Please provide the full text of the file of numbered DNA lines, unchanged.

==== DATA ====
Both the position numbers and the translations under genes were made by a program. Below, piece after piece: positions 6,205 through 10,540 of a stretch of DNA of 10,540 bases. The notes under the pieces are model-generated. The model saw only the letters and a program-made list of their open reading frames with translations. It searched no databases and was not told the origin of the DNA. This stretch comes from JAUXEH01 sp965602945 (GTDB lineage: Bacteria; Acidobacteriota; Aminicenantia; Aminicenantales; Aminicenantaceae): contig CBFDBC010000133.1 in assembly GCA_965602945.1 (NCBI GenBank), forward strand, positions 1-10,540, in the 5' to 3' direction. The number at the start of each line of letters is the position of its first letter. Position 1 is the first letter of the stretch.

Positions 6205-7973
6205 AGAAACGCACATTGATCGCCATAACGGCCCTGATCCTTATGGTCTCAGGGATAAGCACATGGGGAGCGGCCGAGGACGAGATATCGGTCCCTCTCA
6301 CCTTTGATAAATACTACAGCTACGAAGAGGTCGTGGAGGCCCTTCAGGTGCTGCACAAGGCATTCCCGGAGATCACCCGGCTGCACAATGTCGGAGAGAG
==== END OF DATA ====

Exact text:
Both the position numbers and the translations under genes were made by a program. Below, piece after piece: positions 6,205 through 10,540 of a stretch of DNA of 10,540 bases. The notes under the pieces are model-generated. The model saw only the letters and a program-made list of their open reading frames with translations. It searched no databases and was not told the origin of the DNA. This stretch comes from JAUXEH01 sp965602945 (GTDB lineage: Bacteria; Acidobacteriota; Aminicenantia; Aminicenantales; Aminicenantaceae): contig CBFDBC010000133.1 in assembly GCA_965602945.1 (NCBI GenBank), forward strand, positions 1-10,540, in the 5' to 3' direction. The number at the start of each line of letters is the position of its first letter. Position 1 is the first letter of the stretch.

Positions 6205-7973
6205 AGAAACGCACATTGATCGCCATAACGGCCCTGATCCTTATGGTCTCAGGGATAAGCACATGGGGAGCGGCCGAGGACGAGATATCGGTCCCTCTCA
6301 CCTTTGATAAATACTACAGCTACGAAGAGGTCGTGGAGGCCCTTCAGGTGCTGCACAAGGCATTCCCGGAGATCACCCGGCTGCACAATGTCGGAGAGAG